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constant current power supply

Discussion in 'Electronic Design' started by [email protected], Aug 1, 2013.

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  1. Guest

    Perhaps this isn't the forum for this but I thought I'd try. I have three Norelco electric shavers. Two are rechargeable types with built in chargers,and two 1.2volt nicads. I've replaced the batteries in both of these portable units several times over the years and now it seems like neither one will charge it's batteries anymore.

    The third one uses the same 2.4 volt motor but it runs off 120VAC. That onehas a bad power supply as well. I have tried to repair these shavers but Ithink the problem on each one is in the hybrid circuit and/or other proprietor y parts and since these are quite old I'm pretty certain that no partswould be available.

    So what I would like to do is simply install two batteries in each shaver and build a 50ma. constant current charger to use with each. I have been charging my AA nicad's and NMIH's like this for years without ever having any problems. I can remember to take them off charge after 14 hours or so.

    Can anyone please suggest a circuit idea that might fit the bill, or perhaps point me in the right direction? Although I rather like it, my wife is getting tired of the beard. Thanks, Lenny
     
  2. Ecnerwal

    Ecnerwal Guest

    There are many possible ways. I favor the brute force and simplicity of
    using an LM317 adjustable voltage regulator in constant current mode.
    It's probably not cheap enough for Jeorg...

    Rather than try to ASCII sketch it here, I'll suggest you search for
    that - it in the data sheet, and it's available multiple other places on
    the web. You will need some sort of basic DC supply (roughly between 7
    and 40 volts - 12 is often easy to find) to feed it - some sort of
    wall-wart or computer supply that's disused is usually the
    cost-effective approach rather than building one from scratch.

    You could even get fancy and put a shut-off timer on it; or not.
     
  3. mike

    mike Guest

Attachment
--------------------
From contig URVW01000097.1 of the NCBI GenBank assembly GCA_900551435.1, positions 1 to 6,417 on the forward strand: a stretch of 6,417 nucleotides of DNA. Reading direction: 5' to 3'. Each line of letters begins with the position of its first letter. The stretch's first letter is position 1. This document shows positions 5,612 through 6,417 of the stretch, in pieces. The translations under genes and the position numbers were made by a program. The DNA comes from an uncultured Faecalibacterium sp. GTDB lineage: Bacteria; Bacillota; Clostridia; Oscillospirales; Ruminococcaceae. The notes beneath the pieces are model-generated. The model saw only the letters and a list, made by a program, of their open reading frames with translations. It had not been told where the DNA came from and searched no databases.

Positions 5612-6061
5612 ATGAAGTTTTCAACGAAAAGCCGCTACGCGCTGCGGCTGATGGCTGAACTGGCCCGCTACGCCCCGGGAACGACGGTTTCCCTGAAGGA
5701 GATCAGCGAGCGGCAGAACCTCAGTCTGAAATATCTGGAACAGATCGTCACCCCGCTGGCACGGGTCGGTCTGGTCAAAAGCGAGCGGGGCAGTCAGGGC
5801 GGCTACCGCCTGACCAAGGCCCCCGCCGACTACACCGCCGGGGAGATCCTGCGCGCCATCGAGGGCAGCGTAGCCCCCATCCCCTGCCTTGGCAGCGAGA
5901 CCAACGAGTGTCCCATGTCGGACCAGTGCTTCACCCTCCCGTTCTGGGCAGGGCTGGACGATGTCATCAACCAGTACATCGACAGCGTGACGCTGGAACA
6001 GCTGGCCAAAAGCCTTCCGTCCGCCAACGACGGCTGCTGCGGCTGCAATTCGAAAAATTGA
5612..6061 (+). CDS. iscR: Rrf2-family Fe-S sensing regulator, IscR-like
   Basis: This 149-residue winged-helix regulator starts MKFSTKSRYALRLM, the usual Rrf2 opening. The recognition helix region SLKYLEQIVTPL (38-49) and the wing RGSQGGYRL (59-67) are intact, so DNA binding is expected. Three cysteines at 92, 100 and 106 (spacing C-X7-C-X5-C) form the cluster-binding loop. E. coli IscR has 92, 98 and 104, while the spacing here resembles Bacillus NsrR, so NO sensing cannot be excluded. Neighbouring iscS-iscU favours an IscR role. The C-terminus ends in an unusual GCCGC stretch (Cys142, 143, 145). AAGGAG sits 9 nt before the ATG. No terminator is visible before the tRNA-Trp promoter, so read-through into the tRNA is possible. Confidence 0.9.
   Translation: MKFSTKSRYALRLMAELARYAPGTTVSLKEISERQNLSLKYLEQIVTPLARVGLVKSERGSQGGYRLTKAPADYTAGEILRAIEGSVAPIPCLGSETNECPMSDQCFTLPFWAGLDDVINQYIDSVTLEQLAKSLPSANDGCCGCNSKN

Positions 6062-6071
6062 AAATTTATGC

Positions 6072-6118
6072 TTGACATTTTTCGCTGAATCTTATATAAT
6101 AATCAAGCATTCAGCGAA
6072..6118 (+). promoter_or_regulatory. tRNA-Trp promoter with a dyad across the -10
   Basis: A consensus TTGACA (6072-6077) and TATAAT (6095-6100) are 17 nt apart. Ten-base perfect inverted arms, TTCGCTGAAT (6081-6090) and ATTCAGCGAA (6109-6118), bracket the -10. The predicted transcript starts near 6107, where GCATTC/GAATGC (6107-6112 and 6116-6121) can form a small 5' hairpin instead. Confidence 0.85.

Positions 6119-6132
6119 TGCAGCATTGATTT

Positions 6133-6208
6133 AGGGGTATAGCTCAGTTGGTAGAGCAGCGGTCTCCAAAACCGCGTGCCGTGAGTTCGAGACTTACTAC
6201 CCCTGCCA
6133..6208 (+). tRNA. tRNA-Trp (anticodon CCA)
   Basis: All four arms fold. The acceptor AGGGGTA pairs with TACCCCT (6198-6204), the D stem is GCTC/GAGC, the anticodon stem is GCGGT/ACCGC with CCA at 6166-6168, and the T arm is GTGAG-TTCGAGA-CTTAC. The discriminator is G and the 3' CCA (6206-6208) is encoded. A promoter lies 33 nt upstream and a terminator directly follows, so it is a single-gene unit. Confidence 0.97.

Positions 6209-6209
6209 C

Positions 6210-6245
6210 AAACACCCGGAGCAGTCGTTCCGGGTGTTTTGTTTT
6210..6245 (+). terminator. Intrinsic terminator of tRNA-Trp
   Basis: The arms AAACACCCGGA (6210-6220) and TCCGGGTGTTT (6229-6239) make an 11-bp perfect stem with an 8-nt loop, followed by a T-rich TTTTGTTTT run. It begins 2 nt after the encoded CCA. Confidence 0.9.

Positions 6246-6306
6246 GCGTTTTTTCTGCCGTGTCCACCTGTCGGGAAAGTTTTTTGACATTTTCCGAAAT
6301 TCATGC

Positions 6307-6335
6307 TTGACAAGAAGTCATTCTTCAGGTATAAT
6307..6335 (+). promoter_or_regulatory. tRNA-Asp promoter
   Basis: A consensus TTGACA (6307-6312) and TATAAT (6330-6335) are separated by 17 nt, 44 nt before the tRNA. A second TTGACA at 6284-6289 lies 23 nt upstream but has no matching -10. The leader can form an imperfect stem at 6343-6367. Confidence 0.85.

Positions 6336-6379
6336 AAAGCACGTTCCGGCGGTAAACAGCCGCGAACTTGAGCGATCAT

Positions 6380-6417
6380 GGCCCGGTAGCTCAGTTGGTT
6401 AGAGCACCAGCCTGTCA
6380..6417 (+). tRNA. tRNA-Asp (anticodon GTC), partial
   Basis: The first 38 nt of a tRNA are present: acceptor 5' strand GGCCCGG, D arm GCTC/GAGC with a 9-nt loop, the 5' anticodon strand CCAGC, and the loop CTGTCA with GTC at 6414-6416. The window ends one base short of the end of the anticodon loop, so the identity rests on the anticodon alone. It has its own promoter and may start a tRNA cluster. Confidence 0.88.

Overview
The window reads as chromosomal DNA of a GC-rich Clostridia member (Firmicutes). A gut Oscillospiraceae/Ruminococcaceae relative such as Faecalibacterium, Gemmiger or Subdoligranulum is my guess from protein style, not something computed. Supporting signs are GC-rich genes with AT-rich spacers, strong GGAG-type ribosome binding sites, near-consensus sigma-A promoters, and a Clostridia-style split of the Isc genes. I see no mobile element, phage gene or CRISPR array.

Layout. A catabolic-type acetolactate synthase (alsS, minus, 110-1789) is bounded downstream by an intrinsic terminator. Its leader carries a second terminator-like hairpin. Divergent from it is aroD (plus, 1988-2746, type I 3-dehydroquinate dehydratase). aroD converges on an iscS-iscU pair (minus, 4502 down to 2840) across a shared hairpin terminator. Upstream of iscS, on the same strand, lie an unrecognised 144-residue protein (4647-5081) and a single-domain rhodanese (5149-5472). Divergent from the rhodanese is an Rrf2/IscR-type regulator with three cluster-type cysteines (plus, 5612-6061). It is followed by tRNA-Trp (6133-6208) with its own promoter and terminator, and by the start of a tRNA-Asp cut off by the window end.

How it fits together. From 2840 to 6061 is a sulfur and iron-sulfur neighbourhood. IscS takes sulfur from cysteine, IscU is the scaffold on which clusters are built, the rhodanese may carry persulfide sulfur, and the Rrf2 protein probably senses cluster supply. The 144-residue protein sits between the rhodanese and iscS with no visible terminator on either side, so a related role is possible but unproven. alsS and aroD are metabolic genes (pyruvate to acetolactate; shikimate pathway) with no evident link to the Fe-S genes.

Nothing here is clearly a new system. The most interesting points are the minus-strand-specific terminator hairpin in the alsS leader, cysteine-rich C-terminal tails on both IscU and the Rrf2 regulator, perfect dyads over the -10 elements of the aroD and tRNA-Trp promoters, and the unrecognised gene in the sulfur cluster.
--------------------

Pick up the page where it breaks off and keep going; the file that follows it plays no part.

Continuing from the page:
Use a 6V wall wart and a series incandescent lamp to set the current.
    EASY!
    Gives indication of charging.
    Fails open circuit == safe.
     
  4. miso

    miso Guest

    Just get a new Norelco with a lithium battery. I'm using the "James Bond
    Spectra" edition and still get about 140 minutes per charge. Over the
    decade, blades probably add up to the cost of the razor.

    Back in the day I also replaced the nicads, but only once per device. I
    think you would get about 5 years on the nicads, but after a decade you
    might as well get improved technology.

    Norelco has great price fixing on those blades. Close to $30, while
    their top of the line razors are about $160 on sale, sometimes packages
    with a spare set of blades.
     
  5. Guest

    I found a circuit. Thanks everyone for the tips. I figure a 56 ohm resistoron the LM317 circuit should do it. Lenny

    http://www.hobby-circuits.com/circu...-charger/600/constant-current-battery-charger
     
  6. Guest

  7. ehsjr

    ehsjr Guest

  8. Guest

    You're correct about the 25 ohm resistor Ed. I built my charger circuit using an LM317T. I set the current for .05A with a 22 ohm resistor, and it works quite well with a supply of 12V +/- 50 %. So charging the shaver's
    batteries directly from a an automobile cigarette lighter jack would work fine. And I can easily make that an option, however I would prefer to have the shaver work with the supplied coil cord as originally intended, and that is from 120VAC.

    I'm sure that I can figure a way to drop the AC line down to a safe operating level and then (hot), rectify and filter the DC to run the IC. And although Norelco was doing this, and as far as I can tell without power line isolation, I would not feel comfortable with that arrangment.

    A 12 volt transformer would be the most simple way to accomplish what I'm trying to do, but I don't think I've ever seen one small enough to fit inside the shaver. I have enough room for something that would measure about a one inch cube.

    So, this probably sounds like a stupid question, but I have to ask. Does a 120V 60HZ transformer this small even exist? This primary supply would not even have to be regulated. I'm not experienced enough to try to design a switcher for this application. I would just like to keep this real simple if possible. Of course if I had a bit more real estate to work with this wouldbe a non issue. Thanks for any further assistance. Lenny
     
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